- The skin might be black but not always completely, some dark green might still be there. If you open it, it has green and yellow parts, but not brown ones (image below, right).
How to make avocado hummus
The ingredients have to be processed until smooth.
- Immersion blender: it's my first choice as it delivers creamy results quickly.
- Blender: you can certainly use it, but I don't like how part of the mixture is always so hard to remove from the bottom of the jar.
- Food processor: I use them depending on the potency and size. If making large batches, they can be useful. But I have trouble achieving the smoothness I want. My hummus with this appliance tends to be chunkier. With a very potent one you might not have this issue.
The mixture takes a few minutes to be completely smooth and creamy.
If not using immediately, add a thin layer of olive oil on top of the hummus in the jar. It will extend its freshness and color.
How to cook dried garbanzo beans
- Rinse 1 cup of dried beans in cold water and pick out any debris or damaged beans.
- Soak them in cool water overnight, or for at least 8 hours. Cover them an inch or two above the beans. This will help them cook faster and more evenly.
- Drain the soaking water and rinse the beans again. They will be puffed as they will have absorbed liquid.
- Cook in a large pot with 4 cups of water and 1 teaspoon of salt. Let the beans simmer for 60 to 90 minutes, or until they are tender. Skim off any foam that forms on the surface of the water.
- Drain them and rinse under cold water before using them.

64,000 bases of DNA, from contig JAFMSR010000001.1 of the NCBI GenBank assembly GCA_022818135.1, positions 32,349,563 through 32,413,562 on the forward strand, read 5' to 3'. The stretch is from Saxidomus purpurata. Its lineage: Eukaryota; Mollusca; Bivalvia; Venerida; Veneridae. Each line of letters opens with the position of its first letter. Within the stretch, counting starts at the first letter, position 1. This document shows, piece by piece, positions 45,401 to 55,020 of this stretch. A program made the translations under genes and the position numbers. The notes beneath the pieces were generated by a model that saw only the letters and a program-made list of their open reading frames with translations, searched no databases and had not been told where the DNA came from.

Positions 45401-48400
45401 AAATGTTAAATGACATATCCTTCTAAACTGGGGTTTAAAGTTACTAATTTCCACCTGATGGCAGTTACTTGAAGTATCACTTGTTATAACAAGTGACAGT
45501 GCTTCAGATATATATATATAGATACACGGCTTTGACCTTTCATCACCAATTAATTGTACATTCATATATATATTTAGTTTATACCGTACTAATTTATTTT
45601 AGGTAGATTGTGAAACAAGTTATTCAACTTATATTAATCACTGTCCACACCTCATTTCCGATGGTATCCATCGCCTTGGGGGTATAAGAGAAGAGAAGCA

- Store in an airtight container in the refrigerator for several days. I like to add some olive oil before storing.
- Organization: read the recipe first and ensure you have ingredients at the correct temperatures, equipment, and enough workspace. This will make the process so much easier!
- Make it at the last moment possible for the best results, to prevent the avocados from oxidizing and turning brownish.
- Storing: I recommend a glass jar with a tight lid, not a plastic airtight container as it'll keep the flavors better. If kept for a few hours, you can use the same bowl where you made it with a tight plastic wrap on top.
- Topping: Keep some garbanzo beans and chunks of avocado to put on top of the hummus bowl just before serving. Alternatively, serve with a sprinkling of smoked paprika, a drizzle of olive oil, and a sprinkle of sesame seeds.
- Variations: throwing in a garlic clove or a few fresh cilantro leaves before processing. Minced jalapeno pepper (a small amount) for a little kick. Don't add too much, as they can overpower the other flavors. Use lime juice instead of lemon.
How to serve it
- Tortilla chips: the store-bought kind is a great way to make your life simpler instead of making homemade pita chips.